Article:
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Wednesday, 25 October 1905

Senator O'KEEFE (Tasmania) - I should like the Minister to define the word " substantially," used in this clause? What is the object of it? Does it not depart from the principle of the Bill? Should not all the regulations be observed without leaving a discretionary power?

Senator KEATING(Tasmania- Honorary Minister). - The idea in the use of the word "substantially," is that which I pointed out in connexion with a clause of this Bill considered last week in relationto the use of forms. We provided that forms " may be in the form of the schedule." With out giving too much elasticity, we must provide that when regulations of this kind are attached, so long as they adhere substantially to the form, the act done is not invalid. If we did not so provide for " substantially " observing the form, we might find that some little informality, or some omission of a detail provided for by a regulation or provision - which might be as unimportant as the dotting of an " i " or the crossing of a " t " - might be fatal, and might destroy all that was done. It is to obviate an invalidity arising from some technical omission which does not goto the merits of the matter that the word is used.

Clause agreed to.

Clauses 34 to 42 agreed to.

Senator O'KEEFE(Tasmania). - I move -

That the following new clause be added : - " 42a. Section one hundred and fifty of the Principal Act is amended by omitting therefrom the word's ' the voter shall vote for the full number of candidates to be elected.' "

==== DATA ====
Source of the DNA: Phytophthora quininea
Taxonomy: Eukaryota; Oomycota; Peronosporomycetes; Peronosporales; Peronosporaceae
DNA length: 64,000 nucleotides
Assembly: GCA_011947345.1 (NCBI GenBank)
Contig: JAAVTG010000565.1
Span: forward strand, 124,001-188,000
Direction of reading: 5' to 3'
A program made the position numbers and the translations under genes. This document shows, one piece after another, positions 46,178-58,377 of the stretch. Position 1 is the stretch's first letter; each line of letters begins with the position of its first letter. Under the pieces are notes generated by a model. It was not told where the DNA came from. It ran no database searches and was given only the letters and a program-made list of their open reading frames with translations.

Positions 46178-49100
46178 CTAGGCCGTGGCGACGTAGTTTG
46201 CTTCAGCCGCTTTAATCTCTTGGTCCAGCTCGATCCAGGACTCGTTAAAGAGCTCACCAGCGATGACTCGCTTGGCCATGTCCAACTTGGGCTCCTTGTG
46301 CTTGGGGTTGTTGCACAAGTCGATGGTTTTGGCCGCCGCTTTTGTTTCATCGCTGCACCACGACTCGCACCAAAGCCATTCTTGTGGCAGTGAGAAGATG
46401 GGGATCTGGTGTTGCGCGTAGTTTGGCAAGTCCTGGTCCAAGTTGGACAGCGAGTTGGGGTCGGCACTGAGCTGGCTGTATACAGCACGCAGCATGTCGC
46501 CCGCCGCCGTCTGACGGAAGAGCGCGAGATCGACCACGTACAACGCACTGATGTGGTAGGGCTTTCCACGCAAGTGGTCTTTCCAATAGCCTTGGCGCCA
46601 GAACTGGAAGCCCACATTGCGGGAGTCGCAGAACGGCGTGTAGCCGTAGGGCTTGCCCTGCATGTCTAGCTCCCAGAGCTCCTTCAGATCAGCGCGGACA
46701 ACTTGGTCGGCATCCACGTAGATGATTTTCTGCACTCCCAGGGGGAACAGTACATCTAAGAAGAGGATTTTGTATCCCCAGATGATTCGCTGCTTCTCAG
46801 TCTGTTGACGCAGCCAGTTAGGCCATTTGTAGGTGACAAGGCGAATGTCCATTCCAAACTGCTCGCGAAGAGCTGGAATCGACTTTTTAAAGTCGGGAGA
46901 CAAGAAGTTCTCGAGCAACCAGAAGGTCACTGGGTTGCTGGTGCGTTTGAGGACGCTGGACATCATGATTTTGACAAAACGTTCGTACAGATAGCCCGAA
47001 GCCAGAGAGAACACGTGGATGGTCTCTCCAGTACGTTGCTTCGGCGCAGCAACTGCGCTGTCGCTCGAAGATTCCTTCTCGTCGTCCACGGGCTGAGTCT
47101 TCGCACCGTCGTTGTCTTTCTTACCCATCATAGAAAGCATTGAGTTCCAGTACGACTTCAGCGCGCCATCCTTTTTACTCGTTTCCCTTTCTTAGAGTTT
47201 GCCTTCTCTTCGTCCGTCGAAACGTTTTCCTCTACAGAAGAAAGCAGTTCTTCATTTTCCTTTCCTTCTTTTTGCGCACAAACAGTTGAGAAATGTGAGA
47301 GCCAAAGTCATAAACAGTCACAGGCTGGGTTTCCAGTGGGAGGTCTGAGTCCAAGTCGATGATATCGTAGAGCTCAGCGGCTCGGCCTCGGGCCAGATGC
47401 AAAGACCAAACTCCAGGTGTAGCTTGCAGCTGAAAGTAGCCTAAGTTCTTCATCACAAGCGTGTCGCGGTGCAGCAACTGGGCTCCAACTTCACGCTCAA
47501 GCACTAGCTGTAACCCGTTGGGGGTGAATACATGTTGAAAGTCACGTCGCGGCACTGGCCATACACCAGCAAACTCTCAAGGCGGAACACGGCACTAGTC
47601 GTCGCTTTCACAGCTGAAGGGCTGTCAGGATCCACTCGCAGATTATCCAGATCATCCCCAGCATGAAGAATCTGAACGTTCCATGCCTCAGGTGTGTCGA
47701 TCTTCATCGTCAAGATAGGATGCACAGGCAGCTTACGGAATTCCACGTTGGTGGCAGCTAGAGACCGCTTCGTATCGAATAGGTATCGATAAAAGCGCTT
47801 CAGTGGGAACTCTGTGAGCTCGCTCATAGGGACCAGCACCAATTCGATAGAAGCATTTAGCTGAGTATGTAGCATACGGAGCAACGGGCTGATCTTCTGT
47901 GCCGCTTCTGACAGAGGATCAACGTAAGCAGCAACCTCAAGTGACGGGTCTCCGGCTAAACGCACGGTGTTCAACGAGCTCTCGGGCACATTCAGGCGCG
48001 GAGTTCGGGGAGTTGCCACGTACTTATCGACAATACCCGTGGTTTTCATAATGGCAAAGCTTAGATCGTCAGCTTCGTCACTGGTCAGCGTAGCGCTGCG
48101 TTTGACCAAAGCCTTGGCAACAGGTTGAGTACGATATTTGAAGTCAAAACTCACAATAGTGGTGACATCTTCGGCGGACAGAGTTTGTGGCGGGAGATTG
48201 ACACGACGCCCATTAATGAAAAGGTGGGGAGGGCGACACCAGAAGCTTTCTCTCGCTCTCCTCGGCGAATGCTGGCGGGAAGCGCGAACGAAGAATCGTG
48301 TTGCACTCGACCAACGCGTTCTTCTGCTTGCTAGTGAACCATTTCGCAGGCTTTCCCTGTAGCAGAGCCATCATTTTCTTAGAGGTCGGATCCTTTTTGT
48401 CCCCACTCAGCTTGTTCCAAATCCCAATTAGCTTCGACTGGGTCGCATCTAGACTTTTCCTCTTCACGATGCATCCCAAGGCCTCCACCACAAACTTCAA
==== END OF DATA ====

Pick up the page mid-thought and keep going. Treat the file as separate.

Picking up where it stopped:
I gave my reasons for this new clause when I spoke on the motion for the second reading. They are these: As the Electoral Act stands at present, it is compulsory on every elector to vote for the full number of candidates to be elected, whether he can find a number of candidates whose views agree with his or not. The main principle underlying the whole of our electoral machinery is that the elector shall be granted the utmost freedom. He is not compelled to vote at all. His name is on the roll, but he need not exercise the franchise unless he pleases. If he does choose to go to the ballot-box to record his vote, I submit that we should follow out the principle of freedom, and allow him to votefor one, two, or three candidates, or for the full number to be elected. I understand that exception may be taken to this proposal on the ground that it is not relevant to the Bill. But as I read the Bill, 1 submit that it is relevant. Suppose that an election hinges on the great principles of free-trade and protection, and there are three seats to be filled for the Senate. There may be a double dissolution, when there would be six seats to be filled. But whether there are three or six seats to be filled, my contention stands good. A very ardent free-trader might find that there were only three candidates who represented his views.

Senator Lt Col Gould - I may as well take a point of order at this stage. I intend to ask your ruling, sir, as to whether Senator O'Keefe's proposed new clause is in order. I am loth to stop the honorable senator, but it is a question of saving time. My point is that his proposed new clause is not within the scope of the Bill. If that point is upheld it will put an end to a debate that might be of long duration.

Senator O'KEEFE (TASMANIA) - I do not object to the point of order being taken now.

Senator Lt Col Gould - A proposal made last week with respect to the HareSpence system of voting, gave rise to a ruling by the President. I submit that that ruling clearly applies to the present case.

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